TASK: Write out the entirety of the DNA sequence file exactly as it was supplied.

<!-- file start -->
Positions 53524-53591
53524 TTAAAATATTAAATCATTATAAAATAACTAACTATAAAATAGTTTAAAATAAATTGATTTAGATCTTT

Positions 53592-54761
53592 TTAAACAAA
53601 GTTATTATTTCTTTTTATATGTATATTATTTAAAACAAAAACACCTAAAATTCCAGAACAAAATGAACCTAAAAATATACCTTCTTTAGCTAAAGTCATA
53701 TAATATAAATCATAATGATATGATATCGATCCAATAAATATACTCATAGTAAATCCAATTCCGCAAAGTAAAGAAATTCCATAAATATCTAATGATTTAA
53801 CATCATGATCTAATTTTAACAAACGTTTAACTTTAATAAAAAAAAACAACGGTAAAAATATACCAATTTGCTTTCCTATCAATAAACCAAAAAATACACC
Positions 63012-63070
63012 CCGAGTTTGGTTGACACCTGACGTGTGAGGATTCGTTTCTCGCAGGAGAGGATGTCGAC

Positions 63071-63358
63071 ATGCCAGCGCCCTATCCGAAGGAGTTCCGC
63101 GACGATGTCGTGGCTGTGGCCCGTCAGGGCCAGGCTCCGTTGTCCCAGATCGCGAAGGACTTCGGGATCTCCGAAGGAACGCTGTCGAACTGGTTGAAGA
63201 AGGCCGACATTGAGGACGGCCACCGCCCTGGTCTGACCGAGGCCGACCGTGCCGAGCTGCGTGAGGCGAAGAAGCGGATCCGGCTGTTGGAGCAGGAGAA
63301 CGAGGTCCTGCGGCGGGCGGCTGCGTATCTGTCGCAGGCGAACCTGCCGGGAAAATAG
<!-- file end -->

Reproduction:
Positions 53524-53591
53524 TTAAAATATTAAATCATTATAAAATAACTAACTATAAAATAGTTTAAAATAAATTGATTTAGATCTTT

Positions 53592-54761
53592 TTAAACAAA
53601 GTTATTATTTCTTTTTATATGTATATTATTTAAAACAAAAACACCTAAAATTCCAGAACAAAATGAACCTAAAAATATACCTTCTTTAGCTAAAGTCATA
53701 TAATATAAATCATAATGATATGATATCGATCCAATAAATATACTCATAGTAAATCCAATTCCGCAAAGTAAAGAAATTCCATAAATATCTAATGATTTAA
53801 CATCATGATCTAATTTTAACAAACGTTTAACTTTAATAAAAAAAAACAACGGTAAAAATATACCAATTTGCTTTCCTATCAATAAACCAAAAAATACACC
Positions 63012-63070
63012 CCGAGTTTGGTTGACACCTGACGTGTGAGGATTCGTTTCTCGCAGGAGAGGATGTCGAC

Positions 63071-63358
63071 ATGCCAGCGCCCTATCCGAAGGAGTTCCGC
63101 GACGATGTCGTGGCTGTGGCCCGTCAGGGCCAGGCTCCGTTGTCCCAGATCGCGAAGGACTTCGGGATCTCCGAAGGAACGCTGTCGAACTGGTTGAAGA
63201 AGGCCGACATTGAGGACGGCCACCGCCCTGGTCTGACCGAGGCCGACCGTGCCGAGCTGCGTGAGGCGAAGAAGCGGATCCGGCTGTTGGAGCAGGAGAA
63301 CGAGGTCCTGCGGCGGGCGGCTGCGTATCTGTCGCAGGCGAACCTGCCGGGAAAATAG